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Camden’s Cooper Health System To Pay $12.6 Million Settlement To State, Federal Government

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(File photo:  Cooper Hospital, in Camden, NJ.)

(File photo: Cooper Hospital, in Camden, NJ.)

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CAMDEN, NJ (CBS) — Executive Assistant Attorney General John Hoffman and U.S. Attorney Paul Fishman announced Thursday that Camden’s Cooper Health System has agreed to a $12.6 million settlement resolving allegations the hospital entered into improper consulting and compensation agreements with physicians while building its cardiology program.

According to the settlement, Cooper must pay the federal government approximately $10.2 million and the State of New Jersey $2.3 million. Cooper has also agreed to a number of reforms aimed at enhancing accountability, training and other aspects of its operations.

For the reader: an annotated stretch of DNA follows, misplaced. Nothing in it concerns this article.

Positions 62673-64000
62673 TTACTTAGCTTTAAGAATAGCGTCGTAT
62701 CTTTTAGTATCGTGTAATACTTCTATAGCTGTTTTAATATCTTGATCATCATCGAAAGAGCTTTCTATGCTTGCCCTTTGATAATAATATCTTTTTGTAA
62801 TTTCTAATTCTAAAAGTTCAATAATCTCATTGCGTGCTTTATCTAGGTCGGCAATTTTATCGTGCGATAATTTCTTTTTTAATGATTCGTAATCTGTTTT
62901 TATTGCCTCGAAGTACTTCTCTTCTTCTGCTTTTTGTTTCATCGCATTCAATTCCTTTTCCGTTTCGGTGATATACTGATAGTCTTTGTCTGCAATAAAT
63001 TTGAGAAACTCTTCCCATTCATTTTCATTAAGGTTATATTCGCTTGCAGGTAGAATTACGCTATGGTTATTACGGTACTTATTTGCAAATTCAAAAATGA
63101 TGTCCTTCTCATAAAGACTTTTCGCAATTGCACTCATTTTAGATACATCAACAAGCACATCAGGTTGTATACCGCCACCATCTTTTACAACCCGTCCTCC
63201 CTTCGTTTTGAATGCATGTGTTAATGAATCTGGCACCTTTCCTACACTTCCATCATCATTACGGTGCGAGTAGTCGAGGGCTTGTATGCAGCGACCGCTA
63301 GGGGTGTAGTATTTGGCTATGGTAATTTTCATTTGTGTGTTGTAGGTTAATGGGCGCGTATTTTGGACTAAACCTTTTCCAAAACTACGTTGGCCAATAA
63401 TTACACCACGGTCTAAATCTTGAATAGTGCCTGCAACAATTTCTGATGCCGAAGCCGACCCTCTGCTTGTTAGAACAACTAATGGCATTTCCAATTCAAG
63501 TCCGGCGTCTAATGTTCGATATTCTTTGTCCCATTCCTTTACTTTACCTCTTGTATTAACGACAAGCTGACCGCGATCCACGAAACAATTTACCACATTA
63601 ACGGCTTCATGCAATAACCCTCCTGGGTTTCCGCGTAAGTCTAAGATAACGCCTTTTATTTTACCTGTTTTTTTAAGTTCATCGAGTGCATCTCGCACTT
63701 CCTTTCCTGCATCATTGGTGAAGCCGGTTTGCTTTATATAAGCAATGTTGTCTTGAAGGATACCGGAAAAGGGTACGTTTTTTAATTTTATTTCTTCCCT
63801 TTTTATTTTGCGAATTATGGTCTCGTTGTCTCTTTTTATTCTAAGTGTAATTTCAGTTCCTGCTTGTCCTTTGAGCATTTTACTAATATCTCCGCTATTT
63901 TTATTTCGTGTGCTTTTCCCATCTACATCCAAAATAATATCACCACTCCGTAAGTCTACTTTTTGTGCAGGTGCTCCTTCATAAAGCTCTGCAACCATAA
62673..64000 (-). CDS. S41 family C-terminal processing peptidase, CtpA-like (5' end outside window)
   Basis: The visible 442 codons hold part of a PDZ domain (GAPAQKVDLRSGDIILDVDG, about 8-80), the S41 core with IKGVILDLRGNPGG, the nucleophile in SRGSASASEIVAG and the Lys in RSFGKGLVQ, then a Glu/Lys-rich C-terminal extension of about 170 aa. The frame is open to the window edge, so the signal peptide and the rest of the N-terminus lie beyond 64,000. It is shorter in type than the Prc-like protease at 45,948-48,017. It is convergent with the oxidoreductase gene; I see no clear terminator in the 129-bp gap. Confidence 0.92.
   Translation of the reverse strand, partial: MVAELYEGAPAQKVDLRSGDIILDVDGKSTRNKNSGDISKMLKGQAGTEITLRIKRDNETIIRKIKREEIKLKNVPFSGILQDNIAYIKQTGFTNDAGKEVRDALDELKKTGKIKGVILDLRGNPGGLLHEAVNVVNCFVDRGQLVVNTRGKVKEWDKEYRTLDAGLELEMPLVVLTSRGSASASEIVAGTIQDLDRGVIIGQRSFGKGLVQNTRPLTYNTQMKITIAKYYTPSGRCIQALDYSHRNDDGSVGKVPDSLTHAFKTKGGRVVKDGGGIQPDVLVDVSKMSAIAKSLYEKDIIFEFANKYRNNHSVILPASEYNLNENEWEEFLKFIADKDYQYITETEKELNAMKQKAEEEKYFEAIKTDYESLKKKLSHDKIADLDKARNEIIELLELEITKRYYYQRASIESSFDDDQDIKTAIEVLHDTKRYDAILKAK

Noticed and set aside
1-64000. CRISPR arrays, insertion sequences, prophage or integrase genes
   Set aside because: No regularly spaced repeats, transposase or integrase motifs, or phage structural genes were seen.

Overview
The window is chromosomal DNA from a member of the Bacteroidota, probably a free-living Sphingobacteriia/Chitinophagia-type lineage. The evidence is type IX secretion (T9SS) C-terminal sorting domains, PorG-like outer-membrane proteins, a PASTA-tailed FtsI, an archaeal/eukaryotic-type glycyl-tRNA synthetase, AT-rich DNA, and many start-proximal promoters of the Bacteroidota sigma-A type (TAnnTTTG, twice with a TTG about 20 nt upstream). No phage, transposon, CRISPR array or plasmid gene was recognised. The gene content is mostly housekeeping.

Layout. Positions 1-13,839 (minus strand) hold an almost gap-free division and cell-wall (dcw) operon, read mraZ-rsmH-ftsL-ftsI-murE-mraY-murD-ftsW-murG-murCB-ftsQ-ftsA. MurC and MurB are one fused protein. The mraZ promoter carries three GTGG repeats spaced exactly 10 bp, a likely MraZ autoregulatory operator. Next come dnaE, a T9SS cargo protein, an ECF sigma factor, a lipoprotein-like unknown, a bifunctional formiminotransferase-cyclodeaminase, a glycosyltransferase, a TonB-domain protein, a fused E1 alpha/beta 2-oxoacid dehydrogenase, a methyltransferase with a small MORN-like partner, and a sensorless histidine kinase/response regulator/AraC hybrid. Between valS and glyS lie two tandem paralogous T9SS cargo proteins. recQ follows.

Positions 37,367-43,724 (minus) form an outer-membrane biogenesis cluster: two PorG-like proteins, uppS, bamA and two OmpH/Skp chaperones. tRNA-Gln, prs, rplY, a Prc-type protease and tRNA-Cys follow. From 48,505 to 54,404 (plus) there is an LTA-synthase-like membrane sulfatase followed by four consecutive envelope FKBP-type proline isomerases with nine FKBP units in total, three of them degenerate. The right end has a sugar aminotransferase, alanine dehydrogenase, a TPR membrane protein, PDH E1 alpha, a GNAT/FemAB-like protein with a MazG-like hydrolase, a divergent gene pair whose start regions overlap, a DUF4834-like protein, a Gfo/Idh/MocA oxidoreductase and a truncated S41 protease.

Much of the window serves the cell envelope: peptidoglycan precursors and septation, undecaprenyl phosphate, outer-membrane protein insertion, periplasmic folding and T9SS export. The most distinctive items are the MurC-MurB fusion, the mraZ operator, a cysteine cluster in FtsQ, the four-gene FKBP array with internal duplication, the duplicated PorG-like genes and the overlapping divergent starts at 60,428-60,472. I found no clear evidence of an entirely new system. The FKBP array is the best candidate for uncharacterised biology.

The settlement agreed on resolves a joint federal-state investigation into financial relationships involving the Cooper Heart Institute, its Advisory Board and the doctors who served on that board. The investigation alleged that Cooper engaged in a practice whereby physicians who were members of the Advisory Board were being paid for advice but, in reality, were being paid to refer their patients to Cooper’s Heart Institute for treatment.

The investigation also revealed that Cooper sought and received reimbursement through Medicare/Medicaid for treating those inappropriately referred patients, which is in violation of state and federal law.

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